In 2015, CONCORD is publishing a series of papers on Policy coherence for Development (PCD), as a new form of its traditional biennial “Spotlight on PCD” report. As part of this series, CONCORD has prepared a new comparative study that analyses how Member States of the European Union have progressed on operationalising PCD through the establishment and functioning of appropriate institutional tools and mechanisms – especially since 2013 – and how they compare with each other.
In 2013 CONCORD had produced a first study called “Overview of PCD systems in some Member States”, on the basis of a survey responded to by seventeen national development NGO platforms (CONCORD members). This study had revealed very varied records of institutional set-ups to deliver PCD at the national level.
The present research is also based on a survey sent to CONCORD national platforms, using a methodology that was inspired by the OECD “Policy framework for policy coherence for development” (2012). Moreover, a crossreference with other existing researches on PCD systems has been made in order to give a broader and more accurate assessment of national PCD systems. For this research, twenty-seven CONCORD national platforms 4 have given input, hence providing a more comprehensive analysis, and indicating an increased interest in Policy Coherence for Development.
In the European Union, 28 Member States are committed to ensure that their policies do not hinder the achievement of global development and poverty eradication, as well as the respect of human rights, otherwise called Policy Coherence for Development (PCD). This commitment is embedded in the Lisbon Treaty and in subsequent policy documents, including a series of Council Conclusions adopted by Development Ministers.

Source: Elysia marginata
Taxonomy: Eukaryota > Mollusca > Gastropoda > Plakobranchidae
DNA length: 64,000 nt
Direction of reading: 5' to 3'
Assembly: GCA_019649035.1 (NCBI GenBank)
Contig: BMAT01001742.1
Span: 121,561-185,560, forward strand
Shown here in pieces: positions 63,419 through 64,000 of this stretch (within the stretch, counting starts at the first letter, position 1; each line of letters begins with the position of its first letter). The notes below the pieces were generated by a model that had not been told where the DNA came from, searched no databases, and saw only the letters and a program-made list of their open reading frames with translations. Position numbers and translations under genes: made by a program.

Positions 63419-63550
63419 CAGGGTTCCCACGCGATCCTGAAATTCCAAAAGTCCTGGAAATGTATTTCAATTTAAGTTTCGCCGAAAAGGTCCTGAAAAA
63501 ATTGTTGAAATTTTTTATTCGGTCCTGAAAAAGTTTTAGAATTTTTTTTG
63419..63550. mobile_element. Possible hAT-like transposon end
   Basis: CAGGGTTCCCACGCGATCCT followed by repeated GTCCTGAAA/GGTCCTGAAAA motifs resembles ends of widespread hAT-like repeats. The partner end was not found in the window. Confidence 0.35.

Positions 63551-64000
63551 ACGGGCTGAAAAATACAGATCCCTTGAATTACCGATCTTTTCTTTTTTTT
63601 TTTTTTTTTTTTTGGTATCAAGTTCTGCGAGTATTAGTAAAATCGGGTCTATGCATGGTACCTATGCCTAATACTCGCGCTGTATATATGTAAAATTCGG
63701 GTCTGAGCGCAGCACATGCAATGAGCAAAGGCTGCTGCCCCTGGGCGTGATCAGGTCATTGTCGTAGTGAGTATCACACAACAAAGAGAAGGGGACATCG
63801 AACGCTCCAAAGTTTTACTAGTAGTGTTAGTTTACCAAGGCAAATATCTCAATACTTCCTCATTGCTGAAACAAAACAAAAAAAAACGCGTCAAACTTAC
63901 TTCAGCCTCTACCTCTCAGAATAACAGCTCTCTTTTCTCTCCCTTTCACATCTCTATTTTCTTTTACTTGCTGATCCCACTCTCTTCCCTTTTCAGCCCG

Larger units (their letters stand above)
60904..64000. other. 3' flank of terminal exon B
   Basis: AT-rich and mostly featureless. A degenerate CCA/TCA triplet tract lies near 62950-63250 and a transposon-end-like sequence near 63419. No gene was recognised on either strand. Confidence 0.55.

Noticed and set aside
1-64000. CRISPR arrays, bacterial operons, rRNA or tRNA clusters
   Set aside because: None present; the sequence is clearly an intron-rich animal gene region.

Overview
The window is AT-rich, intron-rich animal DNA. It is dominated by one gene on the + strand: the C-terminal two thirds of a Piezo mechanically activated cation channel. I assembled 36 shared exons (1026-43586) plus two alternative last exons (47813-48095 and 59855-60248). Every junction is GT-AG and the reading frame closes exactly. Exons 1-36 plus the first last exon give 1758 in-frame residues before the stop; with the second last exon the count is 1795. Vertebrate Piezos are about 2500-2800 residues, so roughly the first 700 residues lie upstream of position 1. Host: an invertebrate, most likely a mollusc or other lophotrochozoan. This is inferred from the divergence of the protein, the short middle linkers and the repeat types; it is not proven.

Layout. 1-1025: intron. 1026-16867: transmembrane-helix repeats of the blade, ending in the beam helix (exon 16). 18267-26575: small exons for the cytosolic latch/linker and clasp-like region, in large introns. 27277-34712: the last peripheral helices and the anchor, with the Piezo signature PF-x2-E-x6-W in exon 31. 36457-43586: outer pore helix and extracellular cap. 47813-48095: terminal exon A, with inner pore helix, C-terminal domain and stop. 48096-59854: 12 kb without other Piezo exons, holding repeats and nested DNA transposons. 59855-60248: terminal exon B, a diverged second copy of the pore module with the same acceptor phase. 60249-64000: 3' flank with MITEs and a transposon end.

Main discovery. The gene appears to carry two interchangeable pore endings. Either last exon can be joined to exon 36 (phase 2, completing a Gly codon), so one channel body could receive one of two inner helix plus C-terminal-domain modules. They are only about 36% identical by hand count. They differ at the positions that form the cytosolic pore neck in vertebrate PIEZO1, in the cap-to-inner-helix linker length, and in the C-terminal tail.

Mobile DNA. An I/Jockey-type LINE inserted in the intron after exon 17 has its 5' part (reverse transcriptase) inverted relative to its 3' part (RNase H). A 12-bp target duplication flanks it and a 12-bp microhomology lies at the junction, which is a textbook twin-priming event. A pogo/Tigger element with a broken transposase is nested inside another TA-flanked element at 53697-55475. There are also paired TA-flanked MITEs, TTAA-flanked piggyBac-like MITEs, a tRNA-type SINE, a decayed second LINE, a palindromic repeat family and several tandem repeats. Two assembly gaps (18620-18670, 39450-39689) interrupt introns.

This CONCORD research looks into how Member States have pursued PCD at national level. Both commitments and institutional mechanisms are known to be essential elements to translate PCD into fair and development- friendly political choices. This research shows that more and more countries have now rooted their commitment into a policy or legal act at national level. One country even adopted a proper PCD implementation strategy with targets. An increasing number of governments have also established various types of inter-ministerial coordination mechanisms that may allow addressing issues of how national policies impact developing countries. In most cases, these are general coordination mechanisms, not specific to PCD. Feedback generally shows that the effectiveness of these ministerial mechanisms is largely questionable. At the same time, the majority of Parliaments have no equivalent intersectoral coordination mechanism.
Besides, institutional processes for assessing, monitoring and reporting on the external impactsof national policies remain quite rare. Nice words of commitment on paper and the establishment of various sorts of coordination or assessment mechanisms have the merit to exist, but cannot be taken for real action or firm choices for fairer policies. In most EU countries, development remains unconsidered when making other policies.
The general low level of awareness amongst ministries of the need to scrutinize policies for their impacts on developing countries and the even lower level amongst Parliaments seems to indicate that the pressure for change will not come from within, in the short term. Civil Society Organisations (CSOs) are useful and legitimate partners in PCD implementation and can help increase a country’s level of ambition for PCD.
However, this research shows that in the majority of Member States, external stakeholders such as CSOs are either not or not seriously involved in PCD implementation processes. CSOs have an important role to play to generate a demand for PCD commitments and fairer policies. Concepts of development are changing, with great implications for PCD in the light of the newly adopted universal Sustainable Development Goals (SDGs).
This is an opportunity to review the adequacy and effectiveness of the institutional set-ups in Member States – as well as in the EU – to enhance policy coherence for the well-being of the people and the protection of our planet. This paper provides recommendations for both governments and Parliaments in the EU Member States, as well as for CSOs.
A slightly longer version of this paper with more examples is attached.